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Mathematical modelling of the kinetic parameters of haematopoietic stem cells and their progeny

Barile, Melania

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Haematopoiesis, the process by which blood cells are formed, is extensively studied because of its relevance for animal life. Uncovering the mechanisms of blood formation and its regulation is fundamental to cope with anomalies or illnesses such as anaemia and leukaemia, or massive blood loss. Haematopoiesis is driven by the haematopoietic stem cells, HSCs. HSCs are able to reconstitute, upon transplantation, all blood lineages of an animal deprived of its haematopoietic cells (multipotency), and to generate one or two HSCs upon division (self-renewal). However, it is unclear how often they self-renew or differentiate into more mature compartments, according to which differentiation pathways, and how physiological and stressed conditions differ. Similarly, the kinetic properties of the progenies of the stem cells are mostly unknown. Here we present an approach to quantify the kinetics of the haematopoietic system via a deterministic mathematical model. The model is driven by two different sets of in vivo measurements: fate mapping of HSCs and BrdU accumulation data. In the first experiment we consider, an inducible, inheritable label is switched on in the stem cells without altering the physiological conditions. The fraction of labelled cells in the stem and in the downstream populations is measured over time. We build a model of population dynamics, which describes the time course increase of the labelled cells fraction in the progenies. The model has only one parameter, the time a cell resides in a population. Fitting reveals that the immediate progenies of stem cells have a long residence time, which suggest a small role of stem cells in normal haematopoiesis, sustained rather by early progenitors. We then infer the differentiation rate of a cell into its progeny by incorporating in the model the ratio of population sizes, and again confirm an infrequent contribution of stem cells. In the second experiment we consider, the thymidine analogue BrdU is fed to mice over time. BrdU labels the cells that undergo DNA replication. The fraction of labelled cells in the stem cells and in the downstream populations is measured over time. We adapt the population dynamics model of the previous part, incorporating the simplified assumption that cells are BrdU positive if and only if they have divided at least once. We fit the adapted model to BrdU and fate mapping data simultaneously and infer the rate at which cells divide, as well as the frequency at which division of different types (symmetric or asymmetric) happen. This analysis reveals infrequent and mainly symmetric divisions of the stem cells. Moreover, we investigate whether a subdivision of the stem cells and their immediate progeny into several heterogeneous sub-populations is compatible with the parameters inferred as described above. We adapt the model to again fit data that consider this subdivision. We find coherent estimates for quantities that are model-invariant, which supports the robustness of our approach. Finally, we adapt our model to describe fate mapping and cell-cycle-related data in non-stationary conditions, namely after irradiation. Contrary to normal conditions, stem cell proliferation and differentiation are significantly activated, demonstrating their importance in reconstituting a severely compromised system. In conclusion, we suggest via data-driven deterministic modelling that HSCs fuel but do not majorly sustain normal haematopoiesis, role played by their immediate progenies. On the contrary, they are very responsive in stressed conditions, rapidly replenishing the depleted cells via enhanced proliferation and differentiation.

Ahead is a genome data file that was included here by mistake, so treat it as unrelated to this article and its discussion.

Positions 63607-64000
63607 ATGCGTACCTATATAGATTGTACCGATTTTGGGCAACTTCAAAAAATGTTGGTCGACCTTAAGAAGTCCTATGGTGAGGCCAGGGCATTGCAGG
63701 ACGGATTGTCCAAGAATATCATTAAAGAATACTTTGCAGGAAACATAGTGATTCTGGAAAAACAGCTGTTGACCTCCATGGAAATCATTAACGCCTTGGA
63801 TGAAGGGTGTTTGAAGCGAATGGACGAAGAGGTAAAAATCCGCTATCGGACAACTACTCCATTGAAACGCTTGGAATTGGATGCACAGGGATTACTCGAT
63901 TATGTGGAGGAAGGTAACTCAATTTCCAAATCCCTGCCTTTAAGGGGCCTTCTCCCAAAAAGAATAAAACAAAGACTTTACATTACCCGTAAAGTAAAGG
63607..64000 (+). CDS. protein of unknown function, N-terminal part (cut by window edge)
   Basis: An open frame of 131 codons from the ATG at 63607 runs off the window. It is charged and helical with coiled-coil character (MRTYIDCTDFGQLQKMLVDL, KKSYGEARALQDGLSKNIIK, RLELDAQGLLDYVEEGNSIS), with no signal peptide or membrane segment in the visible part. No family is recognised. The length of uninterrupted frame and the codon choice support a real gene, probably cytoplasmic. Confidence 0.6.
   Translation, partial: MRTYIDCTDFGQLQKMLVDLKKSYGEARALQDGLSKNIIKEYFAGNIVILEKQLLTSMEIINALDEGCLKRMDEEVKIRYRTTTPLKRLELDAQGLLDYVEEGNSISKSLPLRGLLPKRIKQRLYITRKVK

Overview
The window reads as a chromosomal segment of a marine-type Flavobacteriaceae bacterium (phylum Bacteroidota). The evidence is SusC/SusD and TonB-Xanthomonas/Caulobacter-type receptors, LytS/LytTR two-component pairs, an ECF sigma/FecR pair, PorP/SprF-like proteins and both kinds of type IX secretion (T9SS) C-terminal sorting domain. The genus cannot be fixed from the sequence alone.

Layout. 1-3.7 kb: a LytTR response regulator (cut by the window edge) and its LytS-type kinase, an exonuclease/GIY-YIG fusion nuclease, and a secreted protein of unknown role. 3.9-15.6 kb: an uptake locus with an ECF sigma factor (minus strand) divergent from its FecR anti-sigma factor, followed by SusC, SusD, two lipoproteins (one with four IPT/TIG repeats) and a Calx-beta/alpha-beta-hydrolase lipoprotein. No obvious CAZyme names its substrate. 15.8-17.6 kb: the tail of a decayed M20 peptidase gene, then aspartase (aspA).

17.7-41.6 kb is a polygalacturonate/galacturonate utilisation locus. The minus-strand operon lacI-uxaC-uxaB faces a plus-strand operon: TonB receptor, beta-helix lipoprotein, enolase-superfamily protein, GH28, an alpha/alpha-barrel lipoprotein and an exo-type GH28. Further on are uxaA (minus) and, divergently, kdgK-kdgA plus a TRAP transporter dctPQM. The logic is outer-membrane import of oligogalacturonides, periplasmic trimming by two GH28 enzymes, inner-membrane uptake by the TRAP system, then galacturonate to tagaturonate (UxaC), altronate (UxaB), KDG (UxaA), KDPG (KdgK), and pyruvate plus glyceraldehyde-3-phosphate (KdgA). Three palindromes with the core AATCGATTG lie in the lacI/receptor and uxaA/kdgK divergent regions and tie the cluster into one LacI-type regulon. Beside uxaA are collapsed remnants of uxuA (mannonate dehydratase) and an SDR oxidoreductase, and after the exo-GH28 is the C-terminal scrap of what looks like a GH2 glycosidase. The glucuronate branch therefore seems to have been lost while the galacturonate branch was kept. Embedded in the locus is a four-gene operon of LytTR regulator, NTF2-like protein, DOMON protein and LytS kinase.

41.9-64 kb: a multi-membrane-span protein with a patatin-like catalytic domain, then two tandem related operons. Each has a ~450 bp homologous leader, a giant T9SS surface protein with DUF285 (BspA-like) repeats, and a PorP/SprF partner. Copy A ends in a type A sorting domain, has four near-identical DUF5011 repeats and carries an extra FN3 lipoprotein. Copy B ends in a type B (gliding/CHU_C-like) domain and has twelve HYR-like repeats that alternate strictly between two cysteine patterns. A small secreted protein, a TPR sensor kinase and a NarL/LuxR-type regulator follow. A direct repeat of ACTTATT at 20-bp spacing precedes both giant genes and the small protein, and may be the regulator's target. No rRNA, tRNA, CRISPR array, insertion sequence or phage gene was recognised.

Item Type: Dissertation
Supervisor: Höfer, Prof. Dr. Thomas
Place of Publication: Heidelberg, Germany
Date of thesis defense: 18 December 2018
Date Deposited: 01 Feb 2019 08:26
Date: 2019
Faculties / Institutes: The Faculty of Bio Sciences > Dean's Office of the Faculty of Bio Sciences
Subjects: 500 Natural sciences and mathematics
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